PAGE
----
Head Coach Robert Saleh, 8.5
Antwan Staley, New York Daily News: What happened to Aaron (Rodgers) on the drop back?
He got stepped on. Little pinky toe, he’s alright.
Al Iannazzone, Newsday: Were there any nerves or did you expect him to come back?
No, I saw it. I knew he was fine.
Andy Vasquez, NJ Advance Media: How do you balance, obviously, wanting guys to be competitive, but not wanting them to get near him?
Yeah, that’s 32 teams. That’s every single season, stay off the quarterback. That’s why they wear red, but every once in a while, it happens.
Andy Vasquez, NJ Advance Media: Next week going into Carolina, will there be a talk about that before the practice?
Oh, yeah. We do it all the time. Stay off the quarterback. Respect the quarterback. Every player knows how important those quarterbacks are, but stay up, stay off them. It goes without saying, but you’re always going to try to make it a point of emphasis.
Antwan Staley, New York Daily News: I know you like to draw the line between fights and stuff like that, things that go on out at practice, but is there anything extra you might say in terms of joint practices, things of that nature?
Yeah, I look at it like the NFL is a fraternity of brothers. I know everyone’s competing. It’s no different than I see it out here. They’re going to grab and scuffle, but let’s move on and get back to the next play. At the very least, have respect for the people in front of you, whether it’s your teammate or not. Play clean, stay up, and just compete to make a team. I get tempers are going to flare and all that stuff, but you could just do your best to just compete and treat them like your brother and just move on. That’s really the whole thing that you’re trying to achieve. You’re not going out there to fight. You’re trying to get some work done and I get it. It gets heated, but at the same time, if we play with cooler heads, you can get a lot of work done.
Al Iannazzone, Newsday: Robert, how’s Garrett (Wilson)? Is this a ramp up for him today?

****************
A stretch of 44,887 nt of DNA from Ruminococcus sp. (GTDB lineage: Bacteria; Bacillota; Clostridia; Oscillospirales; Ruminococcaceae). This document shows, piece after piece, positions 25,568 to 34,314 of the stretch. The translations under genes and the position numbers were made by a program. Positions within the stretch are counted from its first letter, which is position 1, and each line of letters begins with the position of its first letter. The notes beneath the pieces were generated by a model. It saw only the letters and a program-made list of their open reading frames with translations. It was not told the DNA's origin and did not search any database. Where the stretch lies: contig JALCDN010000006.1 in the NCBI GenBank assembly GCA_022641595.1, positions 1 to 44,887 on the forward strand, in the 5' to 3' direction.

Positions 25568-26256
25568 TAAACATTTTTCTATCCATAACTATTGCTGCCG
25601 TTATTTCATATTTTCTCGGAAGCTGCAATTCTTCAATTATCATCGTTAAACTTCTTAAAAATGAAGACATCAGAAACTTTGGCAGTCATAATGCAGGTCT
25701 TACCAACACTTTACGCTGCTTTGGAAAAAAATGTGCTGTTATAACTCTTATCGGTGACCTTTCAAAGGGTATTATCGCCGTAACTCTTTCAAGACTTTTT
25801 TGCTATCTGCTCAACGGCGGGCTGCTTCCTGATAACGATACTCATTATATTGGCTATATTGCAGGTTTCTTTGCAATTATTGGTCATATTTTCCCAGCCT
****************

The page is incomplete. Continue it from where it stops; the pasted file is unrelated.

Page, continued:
Yeah, I think we’re expecting him back Tuesday when we get to Carolina, so he’s doing really well.
Zach Braziller, New York Post: You said expecting him on Tuesday, is he expected to join the joint practices?
Yeah, I know we’ll have him back in a limited fashion on Tuesday and then when we fly out, we should have him in a limited fashion against Carolina.
Antwan Staley, New York Daily News: Any plans for Duane (Brown) to return anytime soon?
Yeah, I think he’s a couple weeks out.
Zach Braziller, New York Post: He is obviously a key to that offensive line. Not having him, because of his experiences, is that bad?
Well, he’s still rehabbing. Would love him out there right now, but it is a plus that he’s got so much experience in this League. He’s one of the few in the League when you have that much experience you can play without practice, but he’s going through a lot of individuals on the side, and he’s still getting a lot of work in. So, I’m not worried about whether or not he’ll be ready to play once he gets here.
Eric Allen, New York Jets: What does it say about (Xavier) Gipson? After the punt, comes back with the kickoff return. What have you seen from him overall?
I like him. He’s got a great mindset to him. He’s kind of a veteran mindset to him in that he’s composed, he’s very business-like, approaches everything. He has a plan. His day-to-day, his moment-to-moment operation is like a veteran. He just knows how to take care of his body, prepare, all the different things that we ask those guys to do. Credit to him. He had all kinds of space and I think he probably got a little excited, but he might still be running if he can feel that one clean. Maybe he knew it and he saw it and he just got a little excited, but no doubt that we’d have the confidence to put him back there again and let him go do it. He’s been doing everything right and I know he’s salivating as his next stop.
Antwan Staley, New York Daily News: We talked about the competition in other spots, but just how would you view the return game competition right now?
It’s obviously there. (Xavier) Gipson is a talented young man and (Alex) Erickson had that really nice return also and then you got Mecole (Hardman) who’s fielding punts back there and Bam (Zonovan Knight) is a good kick returner and he showed that a year ago, so there’s always going to be competition back there, it’s going be good to see how it plays out over the next three weeks.
Al Iannazzone, Newsday: You got two guys, Sauce (Gardner) and Quinnen (Williams) and they’ve said they want to be the best at their position coming off All-Pro years. What do you see from them that they’re striving to get there?